Published in Chemistry World, 20 Jun 2010
Researchers in the US claim to have created electrodes from carbon nanotubes that can make lithium-ion batteries some ten times more powerful than conventional models. Such batteries, they say, could one day be used for power-hungry applications, such as hybrid vehicles and renewable energy sources.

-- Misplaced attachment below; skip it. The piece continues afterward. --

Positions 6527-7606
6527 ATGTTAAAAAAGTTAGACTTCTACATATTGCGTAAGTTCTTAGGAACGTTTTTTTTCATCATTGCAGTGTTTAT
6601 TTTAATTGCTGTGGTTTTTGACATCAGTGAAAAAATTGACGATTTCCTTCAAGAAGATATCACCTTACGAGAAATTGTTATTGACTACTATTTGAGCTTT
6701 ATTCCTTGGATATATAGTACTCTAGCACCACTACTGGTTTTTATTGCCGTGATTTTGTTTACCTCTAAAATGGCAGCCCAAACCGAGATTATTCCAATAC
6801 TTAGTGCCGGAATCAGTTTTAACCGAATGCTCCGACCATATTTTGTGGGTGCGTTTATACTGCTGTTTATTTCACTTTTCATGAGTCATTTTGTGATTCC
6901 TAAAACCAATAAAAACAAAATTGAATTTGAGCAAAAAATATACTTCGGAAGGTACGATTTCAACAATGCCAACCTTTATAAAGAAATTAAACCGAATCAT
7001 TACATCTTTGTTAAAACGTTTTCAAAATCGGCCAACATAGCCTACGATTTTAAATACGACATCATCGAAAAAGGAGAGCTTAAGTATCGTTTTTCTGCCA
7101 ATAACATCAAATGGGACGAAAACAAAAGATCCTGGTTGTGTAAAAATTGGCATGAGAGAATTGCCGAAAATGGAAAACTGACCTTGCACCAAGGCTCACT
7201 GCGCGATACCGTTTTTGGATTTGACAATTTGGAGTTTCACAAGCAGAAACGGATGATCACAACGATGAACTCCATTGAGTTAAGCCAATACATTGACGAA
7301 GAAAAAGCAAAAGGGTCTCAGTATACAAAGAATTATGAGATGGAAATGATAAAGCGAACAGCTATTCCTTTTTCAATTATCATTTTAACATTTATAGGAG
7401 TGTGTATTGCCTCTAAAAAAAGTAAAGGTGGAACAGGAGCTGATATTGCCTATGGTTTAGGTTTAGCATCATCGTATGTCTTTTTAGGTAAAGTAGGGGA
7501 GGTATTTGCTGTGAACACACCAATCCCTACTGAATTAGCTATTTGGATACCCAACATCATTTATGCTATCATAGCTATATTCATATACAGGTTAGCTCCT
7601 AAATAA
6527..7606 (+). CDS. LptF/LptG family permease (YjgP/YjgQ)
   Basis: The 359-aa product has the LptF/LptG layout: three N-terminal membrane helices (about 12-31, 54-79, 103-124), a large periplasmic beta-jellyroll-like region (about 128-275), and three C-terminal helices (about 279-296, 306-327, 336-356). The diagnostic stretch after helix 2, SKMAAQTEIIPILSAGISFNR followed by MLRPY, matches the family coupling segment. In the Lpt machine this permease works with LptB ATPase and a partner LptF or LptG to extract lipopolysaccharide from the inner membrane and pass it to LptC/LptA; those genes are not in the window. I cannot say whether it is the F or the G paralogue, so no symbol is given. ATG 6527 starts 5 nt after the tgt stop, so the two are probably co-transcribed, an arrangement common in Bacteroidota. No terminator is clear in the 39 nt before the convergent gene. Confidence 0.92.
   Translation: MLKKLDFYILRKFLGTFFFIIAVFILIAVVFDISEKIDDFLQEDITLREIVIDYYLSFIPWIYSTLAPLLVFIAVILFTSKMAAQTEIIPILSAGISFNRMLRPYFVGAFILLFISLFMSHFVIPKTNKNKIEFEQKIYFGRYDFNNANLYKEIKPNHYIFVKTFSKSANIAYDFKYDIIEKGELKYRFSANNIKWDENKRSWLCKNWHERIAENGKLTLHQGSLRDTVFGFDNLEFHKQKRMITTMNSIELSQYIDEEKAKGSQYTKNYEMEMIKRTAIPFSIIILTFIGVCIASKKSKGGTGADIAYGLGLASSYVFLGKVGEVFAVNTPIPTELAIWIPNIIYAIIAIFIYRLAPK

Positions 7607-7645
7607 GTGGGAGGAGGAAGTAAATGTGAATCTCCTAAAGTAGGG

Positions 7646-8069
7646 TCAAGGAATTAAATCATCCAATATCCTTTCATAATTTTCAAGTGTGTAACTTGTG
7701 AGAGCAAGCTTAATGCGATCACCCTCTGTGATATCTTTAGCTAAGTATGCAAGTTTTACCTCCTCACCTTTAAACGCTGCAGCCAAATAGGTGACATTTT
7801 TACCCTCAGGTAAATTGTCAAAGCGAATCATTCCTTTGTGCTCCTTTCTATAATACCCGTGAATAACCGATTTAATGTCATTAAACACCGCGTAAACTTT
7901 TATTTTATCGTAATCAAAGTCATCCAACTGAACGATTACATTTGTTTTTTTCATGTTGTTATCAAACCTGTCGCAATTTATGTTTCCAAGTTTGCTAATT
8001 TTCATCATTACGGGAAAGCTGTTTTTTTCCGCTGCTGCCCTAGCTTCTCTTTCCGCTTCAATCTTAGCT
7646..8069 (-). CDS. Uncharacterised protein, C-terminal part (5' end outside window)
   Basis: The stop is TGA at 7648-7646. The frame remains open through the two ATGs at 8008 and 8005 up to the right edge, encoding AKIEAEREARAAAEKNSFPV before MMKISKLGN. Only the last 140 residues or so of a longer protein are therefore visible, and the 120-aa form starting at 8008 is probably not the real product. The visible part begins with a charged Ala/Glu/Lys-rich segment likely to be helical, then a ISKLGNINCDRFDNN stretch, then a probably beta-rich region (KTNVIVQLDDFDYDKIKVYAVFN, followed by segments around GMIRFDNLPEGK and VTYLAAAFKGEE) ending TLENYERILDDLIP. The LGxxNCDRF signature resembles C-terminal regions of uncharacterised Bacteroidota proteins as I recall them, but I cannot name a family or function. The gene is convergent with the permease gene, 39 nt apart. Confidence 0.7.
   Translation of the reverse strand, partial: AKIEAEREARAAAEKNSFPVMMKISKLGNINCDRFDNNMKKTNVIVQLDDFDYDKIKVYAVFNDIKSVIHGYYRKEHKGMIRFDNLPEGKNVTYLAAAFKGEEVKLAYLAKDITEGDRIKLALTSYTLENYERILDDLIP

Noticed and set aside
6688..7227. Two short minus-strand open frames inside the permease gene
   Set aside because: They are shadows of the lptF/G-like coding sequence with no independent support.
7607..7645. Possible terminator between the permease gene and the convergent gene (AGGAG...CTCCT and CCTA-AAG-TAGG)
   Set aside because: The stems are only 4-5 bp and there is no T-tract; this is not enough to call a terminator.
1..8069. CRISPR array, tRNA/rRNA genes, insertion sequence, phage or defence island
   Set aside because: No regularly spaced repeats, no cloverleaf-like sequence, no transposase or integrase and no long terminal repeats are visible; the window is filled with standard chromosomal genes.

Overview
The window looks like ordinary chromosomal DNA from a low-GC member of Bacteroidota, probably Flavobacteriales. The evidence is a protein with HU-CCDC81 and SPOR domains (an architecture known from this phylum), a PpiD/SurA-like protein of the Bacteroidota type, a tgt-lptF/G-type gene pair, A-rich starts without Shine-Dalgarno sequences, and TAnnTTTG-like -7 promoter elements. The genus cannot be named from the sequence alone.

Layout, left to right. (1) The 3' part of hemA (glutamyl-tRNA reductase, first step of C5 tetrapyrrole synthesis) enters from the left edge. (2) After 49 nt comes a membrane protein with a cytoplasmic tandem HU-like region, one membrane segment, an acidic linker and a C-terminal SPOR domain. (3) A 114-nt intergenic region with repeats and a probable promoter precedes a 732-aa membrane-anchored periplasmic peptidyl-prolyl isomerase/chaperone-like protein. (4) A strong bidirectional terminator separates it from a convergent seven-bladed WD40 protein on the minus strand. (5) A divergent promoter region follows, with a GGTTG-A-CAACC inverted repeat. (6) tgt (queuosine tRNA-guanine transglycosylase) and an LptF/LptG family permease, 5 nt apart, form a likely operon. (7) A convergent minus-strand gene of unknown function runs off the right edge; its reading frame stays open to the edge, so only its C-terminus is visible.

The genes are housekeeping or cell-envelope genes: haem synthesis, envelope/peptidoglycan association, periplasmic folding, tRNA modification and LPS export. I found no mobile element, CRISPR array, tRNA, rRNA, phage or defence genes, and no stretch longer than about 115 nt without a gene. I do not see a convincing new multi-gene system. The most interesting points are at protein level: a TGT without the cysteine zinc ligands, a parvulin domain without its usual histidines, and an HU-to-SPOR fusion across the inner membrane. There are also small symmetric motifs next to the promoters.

One challenge in the field of energy storage is to create devices that combine the high capacity of batteries with the high power delivery of capacitors. If batteries are the starting point, the trick is to improve the speed at which ions flow into electrodes. During the discharge of a battery, ions flow from within the anode to the electrolyte and into the cathode, thereby generating the current – so speeding this process up is key to creating high power delivery. […]
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